artist_picture_of_rice solar energy projectLocated in eastern Riverside County, and sited on privately owned and previously disturbed land in the Sonoran Desert, the Rice Solar Energy Project, with eight hours of full power energy storage, should generate more than 450,000 megawatt hours annually of energy – enough to power more than 65,000 homes during peak electricity periods. The solar project will utilize a dry-cooled system to minimize water usage in the desert location resulting in less than 20 percent of the water used per kilowatt of electricity produced by conventional coal or nuclear facilities. Financing activities are underway, and the project is expected to break ground in early of 2014 with commercial operation scheduled for mid-2016.

CPUC Commissioner Ferron said of the project, “In my personal view, projects like the Rice Solar Energy Project will be important to demonstrate that we can firm and shape intermittent renewables with clean technology, not just with fossil technology.”

The hope for the project is that it will be more flexible in terms of being able to support renewable integration to the grid.

“SolarReserve’s market leading technology is a true alternative to conventional generators and can provide firm and reliable electricity as needed by the utility or system operator, day and night,” added SolarReserve CEO Kevin Smith. “This capability will be crucial as California progresses towards its 33 percent renewable target. We are also making tremendous strides in exporting this proven U.S. technology worldwide to markets in Europe, Asia, the Middle East, Africa and Latin America, and our projects in Nevada and California help establish the U.S. as an innovation leader in alternate energy.”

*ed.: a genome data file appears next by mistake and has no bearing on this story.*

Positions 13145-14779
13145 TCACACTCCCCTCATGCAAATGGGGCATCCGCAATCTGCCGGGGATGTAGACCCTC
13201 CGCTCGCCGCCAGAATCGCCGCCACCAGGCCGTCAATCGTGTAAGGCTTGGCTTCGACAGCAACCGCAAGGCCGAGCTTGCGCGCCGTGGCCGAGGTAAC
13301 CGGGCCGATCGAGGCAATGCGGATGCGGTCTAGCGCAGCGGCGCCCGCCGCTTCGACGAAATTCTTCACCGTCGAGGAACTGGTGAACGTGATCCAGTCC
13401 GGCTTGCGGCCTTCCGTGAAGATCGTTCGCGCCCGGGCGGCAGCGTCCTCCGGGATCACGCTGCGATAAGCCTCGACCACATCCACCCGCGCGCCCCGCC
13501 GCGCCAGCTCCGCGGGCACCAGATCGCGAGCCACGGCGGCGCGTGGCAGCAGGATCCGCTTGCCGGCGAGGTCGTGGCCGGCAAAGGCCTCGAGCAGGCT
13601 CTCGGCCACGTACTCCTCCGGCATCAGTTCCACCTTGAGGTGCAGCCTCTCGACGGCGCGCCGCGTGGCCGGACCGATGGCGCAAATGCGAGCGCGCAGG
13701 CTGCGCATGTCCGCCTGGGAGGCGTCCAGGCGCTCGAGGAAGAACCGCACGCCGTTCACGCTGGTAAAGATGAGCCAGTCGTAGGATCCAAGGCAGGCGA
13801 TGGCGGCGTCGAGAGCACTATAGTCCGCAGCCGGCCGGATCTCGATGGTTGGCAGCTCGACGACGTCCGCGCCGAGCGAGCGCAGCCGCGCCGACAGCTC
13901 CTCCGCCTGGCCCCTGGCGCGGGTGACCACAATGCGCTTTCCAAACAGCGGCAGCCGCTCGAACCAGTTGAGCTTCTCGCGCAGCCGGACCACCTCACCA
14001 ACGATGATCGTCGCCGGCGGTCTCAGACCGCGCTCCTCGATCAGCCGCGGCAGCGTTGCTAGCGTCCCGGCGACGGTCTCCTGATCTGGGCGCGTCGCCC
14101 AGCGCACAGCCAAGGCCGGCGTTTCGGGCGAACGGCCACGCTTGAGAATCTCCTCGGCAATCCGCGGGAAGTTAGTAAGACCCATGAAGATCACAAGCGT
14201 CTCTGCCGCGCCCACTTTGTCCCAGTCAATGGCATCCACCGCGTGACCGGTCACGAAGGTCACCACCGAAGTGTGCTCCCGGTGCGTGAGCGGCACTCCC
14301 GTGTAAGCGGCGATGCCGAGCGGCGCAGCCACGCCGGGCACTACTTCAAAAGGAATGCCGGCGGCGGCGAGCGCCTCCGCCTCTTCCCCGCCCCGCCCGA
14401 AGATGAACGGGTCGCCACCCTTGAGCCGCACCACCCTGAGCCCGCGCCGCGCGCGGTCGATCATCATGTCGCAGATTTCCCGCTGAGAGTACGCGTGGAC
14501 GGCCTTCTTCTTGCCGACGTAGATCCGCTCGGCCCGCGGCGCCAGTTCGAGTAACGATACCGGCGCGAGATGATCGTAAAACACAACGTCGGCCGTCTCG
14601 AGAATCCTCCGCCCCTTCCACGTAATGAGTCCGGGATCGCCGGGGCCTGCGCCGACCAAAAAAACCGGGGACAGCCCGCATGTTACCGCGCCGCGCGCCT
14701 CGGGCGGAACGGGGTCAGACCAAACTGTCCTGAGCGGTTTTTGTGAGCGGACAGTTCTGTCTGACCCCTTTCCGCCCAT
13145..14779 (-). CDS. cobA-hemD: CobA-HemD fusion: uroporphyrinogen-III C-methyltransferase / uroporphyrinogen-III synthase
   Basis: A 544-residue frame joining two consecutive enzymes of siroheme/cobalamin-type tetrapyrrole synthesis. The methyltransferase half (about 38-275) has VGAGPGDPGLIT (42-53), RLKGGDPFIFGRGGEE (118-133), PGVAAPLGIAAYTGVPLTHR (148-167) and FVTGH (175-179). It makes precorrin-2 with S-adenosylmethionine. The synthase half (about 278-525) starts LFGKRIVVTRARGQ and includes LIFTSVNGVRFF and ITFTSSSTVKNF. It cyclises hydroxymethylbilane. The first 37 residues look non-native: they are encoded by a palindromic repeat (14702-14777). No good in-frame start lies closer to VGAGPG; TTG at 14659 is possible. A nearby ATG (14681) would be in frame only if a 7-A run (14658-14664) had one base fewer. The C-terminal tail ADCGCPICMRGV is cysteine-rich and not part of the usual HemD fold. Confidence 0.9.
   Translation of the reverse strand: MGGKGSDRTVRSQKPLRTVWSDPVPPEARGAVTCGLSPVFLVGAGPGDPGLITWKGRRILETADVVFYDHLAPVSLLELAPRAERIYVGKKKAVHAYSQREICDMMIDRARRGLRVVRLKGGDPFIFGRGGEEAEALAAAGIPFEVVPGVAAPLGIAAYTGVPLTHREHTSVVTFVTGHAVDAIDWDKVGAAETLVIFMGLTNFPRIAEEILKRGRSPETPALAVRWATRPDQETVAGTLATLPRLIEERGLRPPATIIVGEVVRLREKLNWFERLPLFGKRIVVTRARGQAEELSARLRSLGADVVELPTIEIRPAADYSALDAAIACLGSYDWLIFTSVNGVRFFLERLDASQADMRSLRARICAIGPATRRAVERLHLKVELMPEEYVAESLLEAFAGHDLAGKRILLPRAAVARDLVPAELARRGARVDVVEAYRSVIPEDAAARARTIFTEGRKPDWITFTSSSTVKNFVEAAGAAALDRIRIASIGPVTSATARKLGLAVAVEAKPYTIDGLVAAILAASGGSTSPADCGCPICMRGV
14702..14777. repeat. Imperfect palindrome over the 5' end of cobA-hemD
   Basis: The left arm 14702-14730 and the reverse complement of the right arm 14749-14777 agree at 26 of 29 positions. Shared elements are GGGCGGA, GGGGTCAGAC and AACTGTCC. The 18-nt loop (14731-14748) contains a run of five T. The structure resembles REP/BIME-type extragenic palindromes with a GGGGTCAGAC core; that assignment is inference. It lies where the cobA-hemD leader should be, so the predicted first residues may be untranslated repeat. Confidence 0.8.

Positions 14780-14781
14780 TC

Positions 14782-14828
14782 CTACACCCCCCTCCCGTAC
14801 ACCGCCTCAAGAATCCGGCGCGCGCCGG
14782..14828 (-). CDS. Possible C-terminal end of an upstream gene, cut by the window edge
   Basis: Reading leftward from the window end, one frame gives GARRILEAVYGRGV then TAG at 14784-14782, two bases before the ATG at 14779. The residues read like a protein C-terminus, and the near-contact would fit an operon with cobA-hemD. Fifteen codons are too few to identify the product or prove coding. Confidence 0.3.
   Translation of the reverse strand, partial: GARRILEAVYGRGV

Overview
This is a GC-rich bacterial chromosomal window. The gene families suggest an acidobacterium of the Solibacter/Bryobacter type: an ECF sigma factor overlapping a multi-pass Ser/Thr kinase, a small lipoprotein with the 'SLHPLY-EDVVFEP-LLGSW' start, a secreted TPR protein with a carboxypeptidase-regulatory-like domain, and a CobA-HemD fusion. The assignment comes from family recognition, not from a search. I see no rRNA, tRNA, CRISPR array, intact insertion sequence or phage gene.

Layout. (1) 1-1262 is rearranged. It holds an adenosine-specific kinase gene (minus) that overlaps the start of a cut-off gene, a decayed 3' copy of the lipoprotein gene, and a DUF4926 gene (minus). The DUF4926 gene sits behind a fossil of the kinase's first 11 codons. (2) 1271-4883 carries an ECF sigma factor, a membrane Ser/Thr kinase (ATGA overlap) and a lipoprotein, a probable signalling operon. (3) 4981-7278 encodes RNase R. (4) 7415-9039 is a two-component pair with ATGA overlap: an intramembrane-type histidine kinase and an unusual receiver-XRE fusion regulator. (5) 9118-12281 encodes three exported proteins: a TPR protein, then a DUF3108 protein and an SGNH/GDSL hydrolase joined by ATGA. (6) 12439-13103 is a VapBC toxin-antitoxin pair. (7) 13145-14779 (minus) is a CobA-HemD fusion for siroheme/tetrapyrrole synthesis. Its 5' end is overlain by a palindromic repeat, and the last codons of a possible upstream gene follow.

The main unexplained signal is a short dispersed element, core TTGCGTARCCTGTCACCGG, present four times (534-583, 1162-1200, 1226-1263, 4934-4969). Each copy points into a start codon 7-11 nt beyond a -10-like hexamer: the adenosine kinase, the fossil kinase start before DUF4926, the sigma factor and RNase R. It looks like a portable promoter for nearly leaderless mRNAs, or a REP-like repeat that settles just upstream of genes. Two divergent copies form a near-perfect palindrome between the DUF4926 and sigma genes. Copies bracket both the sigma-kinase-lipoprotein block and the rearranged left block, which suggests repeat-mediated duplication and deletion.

Bioenergy Bytes

Regional Clean Energy Challenge Winners Named

Aerosol Control Technologies (ACT) of Washington University in St. Louis, has won the $10,000 Missouri Clean Energy Student Challenge. The team will compete for more than $300,000 in prizes in the second annual Clean Energy Student Challenge on April 4, 2013 in Chicago. ACT is developing an advanced particulate matter capture system that will significantly improve diesel engine efficiency using electrostatic precipitators.

missouri student clean energy challenge“ACT absolutely exceeded expectations and brought a first-class business plan with cutting-edge technology to the Challenge,” said Joshua Campbell, executive director of the Missouri Energy Initiative who held the Missouri competition. “This was their second year and their success clearly demonstrates what a tremendous learning experience it is. They took what they learned last year and created an application that I think could take them to the national competition.”

Applications to the Missouri Clean Energy Student Challenge were submitted in a range of technology areas from waste-to-energy solutions and biofuels to solar cells and new wind energy innovations. As the Missouri winner, ACT will compete in the 2013 Challenge and will receive mentoring and training to prepare business plan presentations to a judging panel comprised of venture capitalists, corporate investors and business leaders. The winner of the 2013 Student Challenge will compete in the U.S. Department of Energy’s National Clean Energy Business Competition in Washington, D.C. this summer.

“The Student Challenge is truly bringing the best and the brightest students from some of our nation’s most prestigious universities to the forefront of the clean energy world,” added Amy Francetic, executive director of the Clean Energy Trust. “They have taken wonderfully innovative technologies and built viable business plans around them.”